Instead of devolving to the home nations, some have proposed devolving to English regions, cities or counties. Yet, as I stated above, Scotland would make it a point of pride to have more powers than these regions, leading to asymmetry and instability. Furthermore, as the 78% No vote in the 2004 North East England referendum indicated, there is no appetite for such regional assemblies. More recently, ‘No’ won in 9 of the 11 referenda for the creation of city mayors in 2012. The resentment of those who feel English would reinforce the predictably low participation in any regional bodies. Yet these weakly legitimate governments would be highly powerful if given Holyrood’s tax-raising powers. Dividing devolved power over English issues between counties, cities or new regional assemblies would result in low political participation by citizens, a begrudged denial of English identity and the selective recognition of the home nations that has thus far resulted in destabilising asymmetry and the damaging framing of the United Kingdom as an English project.

The electoral imperatives of both the Conservatives and Labour mean that any suggestion of the creation of an English Parliament is likely to be met with resistance. The Conservatives hope to secure a remarkable win-win-win scenario though ‘English Votes for English Laws’. MPs from Scotland, Wales and Northern Ireland, where the Conservatives do worst, would be banned from voting on English issues. Also, by implementing ‘EVEL’ and framing it as English devolution, the Conservatives would be able to present themselves as the defenders of England’s interests. Most importantly, an English Parliament would almost certainly be elected by some form of proportional system, as in Wales and Scotland, robbing the Tories of their advantage under the first-past-the-post elections to the House of Commons as well as giving UKIP and others seats and the chance to frame themselves as ‘the English Party.’ The option best suiting Labour is the status quo, which they designed. Any move from the status quo would see some resolution of the West Lothian question, which, due to Labour Party popularity in Scotland and Wales, has traditionally advantaged them. Furthermore, devolution of powers away from Westminster would hurt the Labour Party because of its structural advantage in the House of Commons. Labour will oppose an English Parliament and, if it cannot keep the status quo, argue for power over English-matters to be selectively given to regional assemblies.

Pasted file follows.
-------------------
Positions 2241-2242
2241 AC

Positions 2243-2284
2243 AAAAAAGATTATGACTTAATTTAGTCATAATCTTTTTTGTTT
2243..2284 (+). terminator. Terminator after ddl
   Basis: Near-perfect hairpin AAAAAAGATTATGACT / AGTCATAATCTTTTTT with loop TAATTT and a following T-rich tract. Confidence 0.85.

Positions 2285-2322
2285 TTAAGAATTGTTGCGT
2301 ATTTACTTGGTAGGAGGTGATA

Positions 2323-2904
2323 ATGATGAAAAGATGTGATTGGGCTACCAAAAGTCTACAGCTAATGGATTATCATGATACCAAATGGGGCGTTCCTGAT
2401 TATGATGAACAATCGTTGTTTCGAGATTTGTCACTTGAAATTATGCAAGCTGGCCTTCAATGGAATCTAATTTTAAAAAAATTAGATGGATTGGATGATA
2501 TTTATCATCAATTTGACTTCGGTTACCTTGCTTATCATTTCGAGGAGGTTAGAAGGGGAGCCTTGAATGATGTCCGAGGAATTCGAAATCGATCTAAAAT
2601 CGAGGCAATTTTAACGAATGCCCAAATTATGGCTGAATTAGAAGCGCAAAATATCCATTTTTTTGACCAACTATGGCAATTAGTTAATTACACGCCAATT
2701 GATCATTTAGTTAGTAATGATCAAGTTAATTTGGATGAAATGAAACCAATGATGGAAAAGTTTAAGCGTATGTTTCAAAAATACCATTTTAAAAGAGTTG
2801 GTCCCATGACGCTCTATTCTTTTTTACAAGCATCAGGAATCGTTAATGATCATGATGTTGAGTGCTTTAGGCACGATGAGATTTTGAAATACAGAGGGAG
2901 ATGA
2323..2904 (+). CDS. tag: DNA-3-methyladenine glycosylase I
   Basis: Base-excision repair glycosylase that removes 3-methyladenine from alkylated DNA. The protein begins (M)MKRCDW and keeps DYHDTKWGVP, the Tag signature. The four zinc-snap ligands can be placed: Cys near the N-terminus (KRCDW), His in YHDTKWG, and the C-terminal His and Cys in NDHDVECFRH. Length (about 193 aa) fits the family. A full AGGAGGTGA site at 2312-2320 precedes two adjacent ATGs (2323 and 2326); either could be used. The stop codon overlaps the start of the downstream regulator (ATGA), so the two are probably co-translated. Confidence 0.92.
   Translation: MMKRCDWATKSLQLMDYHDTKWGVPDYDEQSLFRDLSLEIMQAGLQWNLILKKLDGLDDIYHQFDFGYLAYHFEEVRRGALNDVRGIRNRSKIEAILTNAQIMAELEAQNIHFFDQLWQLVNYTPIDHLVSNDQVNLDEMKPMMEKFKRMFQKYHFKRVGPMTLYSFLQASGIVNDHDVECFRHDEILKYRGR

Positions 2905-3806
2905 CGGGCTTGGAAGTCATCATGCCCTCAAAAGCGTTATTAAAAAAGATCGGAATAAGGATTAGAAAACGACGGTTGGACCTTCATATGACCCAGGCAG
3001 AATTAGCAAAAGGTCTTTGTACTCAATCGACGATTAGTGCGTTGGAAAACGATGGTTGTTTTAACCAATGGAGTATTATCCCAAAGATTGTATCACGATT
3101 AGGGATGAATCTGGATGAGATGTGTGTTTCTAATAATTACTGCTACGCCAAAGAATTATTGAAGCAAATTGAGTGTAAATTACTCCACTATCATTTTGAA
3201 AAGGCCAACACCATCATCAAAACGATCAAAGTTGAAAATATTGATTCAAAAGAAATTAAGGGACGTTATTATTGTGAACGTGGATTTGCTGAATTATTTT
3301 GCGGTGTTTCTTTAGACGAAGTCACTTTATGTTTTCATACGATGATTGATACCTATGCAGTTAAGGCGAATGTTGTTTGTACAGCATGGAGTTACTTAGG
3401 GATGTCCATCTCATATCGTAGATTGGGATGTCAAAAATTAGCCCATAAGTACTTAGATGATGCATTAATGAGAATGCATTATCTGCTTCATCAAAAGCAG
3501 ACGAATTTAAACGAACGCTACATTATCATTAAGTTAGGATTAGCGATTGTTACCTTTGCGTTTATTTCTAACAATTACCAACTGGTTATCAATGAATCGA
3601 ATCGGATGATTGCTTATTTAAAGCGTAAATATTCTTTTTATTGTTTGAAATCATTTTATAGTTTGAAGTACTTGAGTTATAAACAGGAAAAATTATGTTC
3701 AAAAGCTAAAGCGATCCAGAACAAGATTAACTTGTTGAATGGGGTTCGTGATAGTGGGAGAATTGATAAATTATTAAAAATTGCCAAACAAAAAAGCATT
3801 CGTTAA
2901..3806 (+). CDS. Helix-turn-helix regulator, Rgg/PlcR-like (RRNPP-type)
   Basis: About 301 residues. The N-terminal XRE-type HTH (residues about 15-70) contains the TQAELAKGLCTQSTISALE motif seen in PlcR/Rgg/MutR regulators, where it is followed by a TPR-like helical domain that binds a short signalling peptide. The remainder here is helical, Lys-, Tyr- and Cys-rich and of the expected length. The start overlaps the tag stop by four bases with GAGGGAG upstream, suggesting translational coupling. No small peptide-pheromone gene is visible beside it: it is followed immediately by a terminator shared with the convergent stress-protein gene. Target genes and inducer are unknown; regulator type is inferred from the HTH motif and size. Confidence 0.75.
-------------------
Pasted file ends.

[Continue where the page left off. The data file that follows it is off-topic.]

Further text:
The inevitable reluctance of the two main parties towards the creation of an English Parliament will make transforming the United Kingdom into a union of equally empowered nations difficult. This does not bode well for unionists because denying the reality of four British nations will lead to further asymmetry and instability. Whether an English Parliament can be created depends purely on the strength of demand for it among the electorate, which remains to be seen. However, MPs such as Frank Field are already predicting that the 2015 General Election will see every English MP asked by their constituents if they support home rule for England. Perceived injustices, a growing sense of English identity and institutional logic could combine to create pressure for an English Parliament equal to Holyrood. A party looking for a genuine vision for Britain should embrace the creation of an English Parliament to settle the devolution question, improve democracy and secure the best parts of the Union’s power and identity along the way.

 

About the author

James Dennison is a PhD researcher at the European University Institute. He has previously worked at the Houses of Parliament and completed an MSc in Political Science and Political Economy at the LSE.